Introduction

The first time fermented milk (yogurt) was consumed is not known. Fermented milk foods are the predecessors of cheese, which originated about the time dairy animals were first domesticated, 8-10,000 b.c. (1).

Belief in the healthful aspects of yogurt for human beings has been noted in many civilizations for centuries. Elie (Ilya Ilitch) Metchnikoff was the director of the Pasteur Institute. He received the Nobel prize in medicine and physiology in 1908 for his classic work on phagocytes and phagocytosis, which formed a basis for the theory of immunity. He is credited for his studies on consumption of fermented milk and longevity. Metchnikoff was not the first to promote curdled milk such as yogurt. Hippocrates, in the 4th century b.c., in his ''Application of Hygenic and Dietary Measures,'' spoke highly of yogurt (2). Leben, a fermented milk of the Middle East, is mentioned in the Book of Job (l0:10), 1520 years before the birth of Christ (2).

In India, people have consumed yogurt, called dahi, for thousands of years. A significant amount of milk produced in India is consumed as yogurt. A few years ago, lassi, a sugared yogurt drink, was declared the state drink for the parliament in Punjab, a province in northern India. In different countries, fermented milk is called by different names. However, the word ''yogurt'' is gaining popularity. In the developing countries, yogurt is an indigenous milk product. In the peri-urban and rural areas of Delhi, India, fresh raw milk is available from small local dairy farms with 40-50 buffaloes (3). Most households make their own yogurt from morning and evening milk. Raw milk is boiled and allowed to cool. When it feels warm to the touch, it is inoculated from the previous day's fermentation. Some samples from these household fermentations have been examined in the author's laboratory. They contained mesophilic lactococci including diacetyl producers, thermophilic cocci, thermophilic lactobacilli, yeast, and some coliforms.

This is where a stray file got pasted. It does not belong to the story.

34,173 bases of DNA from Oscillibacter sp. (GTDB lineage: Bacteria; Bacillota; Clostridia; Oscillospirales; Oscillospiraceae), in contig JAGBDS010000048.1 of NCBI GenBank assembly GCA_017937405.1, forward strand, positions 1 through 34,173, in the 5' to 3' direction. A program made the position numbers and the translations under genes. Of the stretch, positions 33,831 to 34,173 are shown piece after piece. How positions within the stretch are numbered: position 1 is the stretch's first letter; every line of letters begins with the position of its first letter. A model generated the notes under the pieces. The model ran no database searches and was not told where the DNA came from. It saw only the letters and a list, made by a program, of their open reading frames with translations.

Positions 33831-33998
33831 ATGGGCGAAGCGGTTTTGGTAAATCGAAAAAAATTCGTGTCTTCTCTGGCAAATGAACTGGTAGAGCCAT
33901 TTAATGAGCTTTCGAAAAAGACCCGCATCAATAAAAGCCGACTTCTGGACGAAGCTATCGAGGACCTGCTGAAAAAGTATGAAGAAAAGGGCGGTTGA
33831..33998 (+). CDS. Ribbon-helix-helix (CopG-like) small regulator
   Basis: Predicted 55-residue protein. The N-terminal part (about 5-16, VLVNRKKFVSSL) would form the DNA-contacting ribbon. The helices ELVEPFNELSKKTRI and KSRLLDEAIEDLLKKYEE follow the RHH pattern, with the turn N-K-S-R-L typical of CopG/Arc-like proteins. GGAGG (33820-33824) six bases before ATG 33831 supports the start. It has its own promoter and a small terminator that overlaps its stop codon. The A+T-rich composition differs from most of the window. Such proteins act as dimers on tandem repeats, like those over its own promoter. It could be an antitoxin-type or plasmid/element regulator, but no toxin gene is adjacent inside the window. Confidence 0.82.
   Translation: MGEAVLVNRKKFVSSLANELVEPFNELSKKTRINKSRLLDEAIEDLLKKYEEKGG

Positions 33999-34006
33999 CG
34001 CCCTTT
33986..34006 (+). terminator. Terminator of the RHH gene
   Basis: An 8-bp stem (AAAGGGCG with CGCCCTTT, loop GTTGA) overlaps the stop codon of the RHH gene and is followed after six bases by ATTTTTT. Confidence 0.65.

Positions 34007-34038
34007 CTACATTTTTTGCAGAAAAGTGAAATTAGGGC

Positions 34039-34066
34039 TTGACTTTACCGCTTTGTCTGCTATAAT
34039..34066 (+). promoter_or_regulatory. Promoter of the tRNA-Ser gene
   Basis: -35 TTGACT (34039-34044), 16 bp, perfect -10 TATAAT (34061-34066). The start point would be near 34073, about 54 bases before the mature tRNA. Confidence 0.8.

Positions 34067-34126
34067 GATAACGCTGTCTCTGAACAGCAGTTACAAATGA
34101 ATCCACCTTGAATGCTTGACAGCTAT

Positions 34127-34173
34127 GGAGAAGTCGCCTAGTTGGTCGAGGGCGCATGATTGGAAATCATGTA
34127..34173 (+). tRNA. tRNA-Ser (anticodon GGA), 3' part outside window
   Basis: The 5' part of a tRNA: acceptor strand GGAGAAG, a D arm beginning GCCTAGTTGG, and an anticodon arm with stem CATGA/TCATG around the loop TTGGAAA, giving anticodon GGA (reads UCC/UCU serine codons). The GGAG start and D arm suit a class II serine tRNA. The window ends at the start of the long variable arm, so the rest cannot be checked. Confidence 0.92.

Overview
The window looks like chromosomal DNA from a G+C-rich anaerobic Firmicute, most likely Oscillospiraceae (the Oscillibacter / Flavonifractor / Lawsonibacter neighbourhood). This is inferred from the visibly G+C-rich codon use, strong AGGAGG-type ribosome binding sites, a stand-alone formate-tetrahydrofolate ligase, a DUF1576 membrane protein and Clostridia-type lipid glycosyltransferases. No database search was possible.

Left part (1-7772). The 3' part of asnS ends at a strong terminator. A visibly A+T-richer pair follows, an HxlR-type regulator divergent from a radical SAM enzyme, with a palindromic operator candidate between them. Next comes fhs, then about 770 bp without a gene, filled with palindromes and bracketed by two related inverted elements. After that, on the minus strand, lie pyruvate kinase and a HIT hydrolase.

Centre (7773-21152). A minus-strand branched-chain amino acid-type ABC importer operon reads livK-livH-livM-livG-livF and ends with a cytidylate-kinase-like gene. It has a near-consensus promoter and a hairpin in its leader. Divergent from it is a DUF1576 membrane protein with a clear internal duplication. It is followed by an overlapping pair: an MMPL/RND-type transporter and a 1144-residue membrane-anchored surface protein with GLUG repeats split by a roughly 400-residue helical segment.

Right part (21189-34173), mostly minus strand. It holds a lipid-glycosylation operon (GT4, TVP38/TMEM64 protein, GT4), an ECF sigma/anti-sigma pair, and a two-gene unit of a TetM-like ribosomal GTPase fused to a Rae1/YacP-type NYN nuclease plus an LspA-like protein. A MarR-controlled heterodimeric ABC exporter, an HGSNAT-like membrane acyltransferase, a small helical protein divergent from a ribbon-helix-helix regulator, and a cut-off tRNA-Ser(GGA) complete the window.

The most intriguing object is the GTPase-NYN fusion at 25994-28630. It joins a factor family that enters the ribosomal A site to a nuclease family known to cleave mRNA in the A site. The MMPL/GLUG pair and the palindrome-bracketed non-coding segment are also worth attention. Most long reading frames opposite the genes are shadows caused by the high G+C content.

In the past 30 years, annual per capita yogurt consumption in the United States has grown six-fold to 2.31 kg (Table 1) (4). The consumption of fermented milk products (yogurt, sour cream, and buttermilk) in the United States is very low compared to other developed countries (Table 2) (5). Actual consumption of yogurt and related products in the United States is a bit higher than reported. Many ethnic groups that consume large quantities of plain yogurt ferment their own. There are a number of adults who do not eat yogurt because they do not tolerate lactose in milk. Incidence of lactose intolerance in

Table 1 Per Capita Consumption of Yogurt in the United States (kg)

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